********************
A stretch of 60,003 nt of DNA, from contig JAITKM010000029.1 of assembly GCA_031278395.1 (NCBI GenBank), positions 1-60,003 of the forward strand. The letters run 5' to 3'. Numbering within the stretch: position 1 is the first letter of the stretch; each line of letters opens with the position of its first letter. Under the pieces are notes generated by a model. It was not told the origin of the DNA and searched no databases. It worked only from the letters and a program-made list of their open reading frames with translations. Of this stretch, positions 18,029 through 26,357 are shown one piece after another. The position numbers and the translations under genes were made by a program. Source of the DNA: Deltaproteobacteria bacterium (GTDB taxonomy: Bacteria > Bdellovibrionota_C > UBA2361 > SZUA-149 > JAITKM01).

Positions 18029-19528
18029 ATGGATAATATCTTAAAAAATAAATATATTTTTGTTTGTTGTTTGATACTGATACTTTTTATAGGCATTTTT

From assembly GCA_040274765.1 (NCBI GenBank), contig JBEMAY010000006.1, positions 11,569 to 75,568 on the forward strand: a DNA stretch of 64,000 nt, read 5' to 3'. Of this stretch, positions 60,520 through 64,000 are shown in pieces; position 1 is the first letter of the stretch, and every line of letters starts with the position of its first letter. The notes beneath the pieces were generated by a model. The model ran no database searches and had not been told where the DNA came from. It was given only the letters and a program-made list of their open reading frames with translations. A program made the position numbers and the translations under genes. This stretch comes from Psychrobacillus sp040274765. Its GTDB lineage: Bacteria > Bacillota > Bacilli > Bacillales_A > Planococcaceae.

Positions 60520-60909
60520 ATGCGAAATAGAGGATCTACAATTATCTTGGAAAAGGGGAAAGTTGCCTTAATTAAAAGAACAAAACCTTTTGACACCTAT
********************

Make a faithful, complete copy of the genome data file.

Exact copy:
A stretch of 60,003 nt of DNA, from contig JAITKM010000029.1 of assembly GCA_031278395.1 (NCBI GenBank), positions 1-60,003 of the forward strand. The letters run 5' to 3'. Numbering within the stretch: position 1 is the first letter of the stretch; each line of letters opens with the position of its first letter. Under the pieces are notes generated by a model. It was not told the origin of the DNA and searched no databases. It worked only from the letters and a program-made list of their open reading frames with translations. Of this stretch, positions 18,029 through 26,357 are shown one piece after another. The position numbers and the translations under genes were made by a program. Source of the DNA: Deltaproteobacteria bacterium (GTDB taxonomy: Bacteria > Bdellovibrionota_C > UBA2361 > SZUA-149 > JAITKM01).

Positions 18029-19528
18029 ATGGATAATATCTTAAAAAATAAATATATTTTTGTTTGTTGTTTGATACTGATACTTTTTATAGGCATTTTT

From assembly GCA_040274765.1 (NCBI GenBank), contig JBEMAY010000006.1, positions 11,569 to 75,568 on the forward strand: a DNA stretch of 64,000 nt, read 5' to 3'. Of this stretch, positions 60,520 through 64,000 are shown in pieces; position 1 is the first letter of the stretch, and every line of letters starts with the position of its first letter. The notes beneath the pieces were generated by a model. The model ran no database searches and had not been told where the DNA came from. It was given only the letters and a program-made list of their open reading frames with translations. A program made the position numbers and the translations under genes. This stretch comes from Psychrobacillus sp040274765. Its GTDB lineage: Bacteria > Bacillota > Bacilli > Bacillales_A > Planococcaceae.

Positions 60520-60909
60520 ATGCGAAATAGAGGATCTACAATTATCTTGGAAAAGGGGAAAGTTGCCTTAATTAAAAGAACAAAACCTTTTGACACCTAT